## Abstract

Bats navigate the dark using echolocation. Echolocation is enhanced by external ears, but external ears increase the projected frontal area and reduce the streamlining of the animal. External ears are thus expected to compromise flight efficiency, but research suggests that very large ears may mitigate the cost by producing aerodynamic lift. Here we compare quantitative aerodynamic measures of flight efficiency of two bat species, one large-eared (*Plecotus auritus*) and one small-eared (*Glossophaga soricina*), flying freely in a wind tunnel. We find that the body drag of both species is higher than previously assumed and that the large-eared species has a higher body drag coefficient, but also produces relatively more ear/body lift than the small-eared species, in line with prior studies on model bats. The measured aerodynamic power of *P. auritus* was higher than predicted from the aerodynamic model, while the small-eared species aligned with predictions. The relatively higher power of the large-eared species results in lower optimal flight speeds and our findings support the notion of a trade-off between the acoustic benefits of large external ears and aerodynamic performance. The result of this trade-off would be the eco-morphological correlation in bat flight, with large-eared bats generally adopting slow-flight feeding strategies.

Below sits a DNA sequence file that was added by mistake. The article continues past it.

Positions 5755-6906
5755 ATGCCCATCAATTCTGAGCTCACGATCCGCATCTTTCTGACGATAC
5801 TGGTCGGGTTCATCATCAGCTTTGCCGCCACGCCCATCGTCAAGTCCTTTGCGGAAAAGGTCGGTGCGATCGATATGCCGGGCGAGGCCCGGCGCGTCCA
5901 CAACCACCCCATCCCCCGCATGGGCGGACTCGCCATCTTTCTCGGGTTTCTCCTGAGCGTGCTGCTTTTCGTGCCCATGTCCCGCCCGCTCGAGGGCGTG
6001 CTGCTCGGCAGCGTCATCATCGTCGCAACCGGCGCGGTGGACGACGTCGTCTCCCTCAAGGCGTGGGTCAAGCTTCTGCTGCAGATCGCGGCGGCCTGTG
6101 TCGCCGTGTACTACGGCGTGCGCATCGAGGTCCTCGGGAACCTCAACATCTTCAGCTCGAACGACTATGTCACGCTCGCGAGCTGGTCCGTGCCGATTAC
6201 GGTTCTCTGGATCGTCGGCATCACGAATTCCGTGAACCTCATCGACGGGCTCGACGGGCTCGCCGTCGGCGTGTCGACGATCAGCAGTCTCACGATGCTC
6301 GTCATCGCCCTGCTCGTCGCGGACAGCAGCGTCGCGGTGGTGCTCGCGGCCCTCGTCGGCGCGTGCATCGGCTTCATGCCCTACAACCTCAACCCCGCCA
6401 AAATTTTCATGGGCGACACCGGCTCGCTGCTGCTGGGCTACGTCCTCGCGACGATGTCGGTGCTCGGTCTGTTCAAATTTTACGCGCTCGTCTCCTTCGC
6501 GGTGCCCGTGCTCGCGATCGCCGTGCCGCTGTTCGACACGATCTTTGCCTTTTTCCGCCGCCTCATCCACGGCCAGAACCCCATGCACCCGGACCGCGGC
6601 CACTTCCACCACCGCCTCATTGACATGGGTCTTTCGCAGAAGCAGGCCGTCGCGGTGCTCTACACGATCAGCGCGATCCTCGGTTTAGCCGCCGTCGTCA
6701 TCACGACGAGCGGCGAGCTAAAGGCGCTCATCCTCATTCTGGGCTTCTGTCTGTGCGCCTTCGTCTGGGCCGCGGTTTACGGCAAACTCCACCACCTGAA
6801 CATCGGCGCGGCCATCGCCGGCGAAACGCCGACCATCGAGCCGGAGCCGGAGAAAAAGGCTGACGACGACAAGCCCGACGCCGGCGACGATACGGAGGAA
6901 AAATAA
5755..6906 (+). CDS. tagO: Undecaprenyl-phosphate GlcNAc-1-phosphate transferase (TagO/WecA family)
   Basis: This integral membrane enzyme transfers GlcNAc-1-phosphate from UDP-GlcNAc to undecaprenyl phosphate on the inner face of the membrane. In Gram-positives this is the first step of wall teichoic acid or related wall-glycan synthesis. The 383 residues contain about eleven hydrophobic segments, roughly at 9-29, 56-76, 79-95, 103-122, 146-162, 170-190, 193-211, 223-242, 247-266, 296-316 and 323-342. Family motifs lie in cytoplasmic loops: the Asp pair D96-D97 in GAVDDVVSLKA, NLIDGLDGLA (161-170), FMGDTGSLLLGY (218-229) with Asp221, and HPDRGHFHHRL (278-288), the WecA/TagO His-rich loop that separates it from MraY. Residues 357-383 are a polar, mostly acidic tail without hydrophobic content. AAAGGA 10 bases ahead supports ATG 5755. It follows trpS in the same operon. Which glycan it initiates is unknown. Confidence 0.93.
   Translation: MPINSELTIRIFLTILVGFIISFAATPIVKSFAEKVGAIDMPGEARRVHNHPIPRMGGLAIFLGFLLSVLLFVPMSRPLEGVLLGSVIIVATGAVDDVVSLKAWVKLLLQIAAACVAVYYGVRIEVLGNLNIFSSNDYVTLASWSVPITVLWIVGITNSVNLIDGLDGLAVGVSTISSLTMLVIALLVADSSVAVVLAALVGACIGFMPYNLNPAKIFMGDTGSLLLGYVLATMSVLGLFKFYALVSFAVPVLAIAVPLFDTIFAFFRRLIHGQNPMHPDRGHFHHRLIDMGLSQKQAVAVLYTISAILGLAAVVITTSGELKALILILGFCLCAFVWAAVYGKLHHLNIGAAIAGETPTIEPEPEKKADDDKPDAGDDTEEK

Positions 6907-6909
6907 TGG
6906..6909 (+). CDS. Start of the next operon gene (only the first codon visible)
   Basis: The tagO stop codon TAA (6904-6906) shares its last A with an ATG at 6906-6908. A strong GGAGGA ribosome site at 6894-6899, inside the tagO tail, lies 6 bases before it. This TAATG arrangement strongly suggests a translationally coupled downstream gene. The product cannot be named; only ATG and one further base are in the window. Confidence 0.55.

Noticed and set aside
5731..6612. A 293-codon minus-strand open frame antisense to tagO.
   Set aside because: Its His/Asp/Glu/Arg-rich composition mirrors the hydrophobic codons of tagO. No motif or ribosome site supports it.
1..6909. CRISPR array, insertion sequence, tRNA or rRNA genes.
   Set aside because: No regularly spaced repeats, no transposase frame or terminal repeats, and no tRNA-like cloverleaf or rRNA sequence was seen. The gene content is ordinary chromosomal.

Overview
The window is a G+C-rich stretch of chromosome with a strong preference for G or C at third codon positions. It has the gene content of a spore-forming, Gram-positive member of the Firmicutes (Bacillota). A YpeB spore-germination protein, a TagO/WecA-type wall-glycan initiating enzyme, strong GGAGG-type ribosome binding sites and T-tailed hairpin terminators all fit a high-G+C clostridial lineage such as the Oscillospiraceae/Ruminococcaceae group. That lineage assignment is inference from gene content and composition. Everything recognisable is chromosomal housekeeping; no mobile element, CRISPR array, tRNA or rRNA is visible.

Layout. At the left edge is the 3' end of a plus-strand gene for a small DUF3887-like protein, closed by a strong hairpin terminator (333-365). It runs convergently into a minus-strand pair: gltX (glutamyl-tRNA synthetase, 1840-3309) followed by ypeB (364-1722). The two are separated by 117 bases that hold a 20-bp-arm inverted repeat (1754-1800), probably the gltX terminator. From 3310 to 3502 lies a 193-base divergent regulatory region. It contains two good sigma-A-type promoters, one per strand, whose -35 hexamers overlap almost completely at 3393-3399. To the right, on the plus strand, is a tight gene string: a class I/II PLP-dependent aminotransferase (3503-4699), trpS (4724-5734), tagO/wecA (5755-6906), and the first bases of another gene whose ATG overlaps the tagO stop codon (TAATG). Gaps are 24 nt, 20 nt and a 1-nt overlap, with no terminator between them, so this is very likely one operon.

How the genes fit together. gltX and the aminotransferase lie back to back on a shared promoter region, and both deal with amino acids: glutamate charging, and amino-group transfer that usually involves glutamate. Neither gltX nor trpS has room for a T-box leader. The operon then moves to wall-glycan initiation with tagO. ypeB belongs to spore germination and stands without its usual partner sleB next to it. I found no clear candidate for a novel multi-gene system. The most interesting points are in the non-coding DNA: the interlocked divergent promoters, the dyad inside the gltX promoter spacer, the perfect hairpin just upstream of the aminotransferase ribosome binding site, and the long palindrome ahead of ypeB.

## 1. Introduction

Most bats rely on echolocation to navigate the environment in the dark, and in many cases to locate prey [1–3]. Large external ears play an important role in the bat's ability to detect and localize objects in its surroundings; large external ears amplify incoming soundwaves, improve the sensitivity of echolocation and improve detection of passive acoustic cues [4–6]. The ears also provide important directional cues for sound localization [4,7,8]. While large external ears clearly enhance echolocation, the aerodynamic efficiency of bat flight may be compromised by the ears, due to increased drag and reduced lift generated by the body [9,10]. The result is an evolutionary conflict between echolocation and aerodynamic performance. Very large ears have, however, been suggested to produce some lift on their own, which may mitigate some of their negative aerodynamic impact [11–14]. This hypothesis has gained support through wind tunnel studies on three-dimensional models of bat heads, which have suggested the body and head of a brown long-eared bat, *Plecotus auritus*, is capable of producing enough lift to keep the entire bat aloft at flight speeds exceeding 8 m s^{−1} [12]. Recently, aerodynamic wake studies of freely flying *P. auritus* have shown a clear downwash behind the body [13], indicating that the body generates lift, while small-eared bats do not generate downwash behind the body, presumably because the ears disrupt the flow over the body [15–18]. The lift generated by the ears and body may have a positive effect on the lift-to-drag ratio of bats with large ears [11]. However, it is not known how much lift and drag the bat body and ears generate during free flight.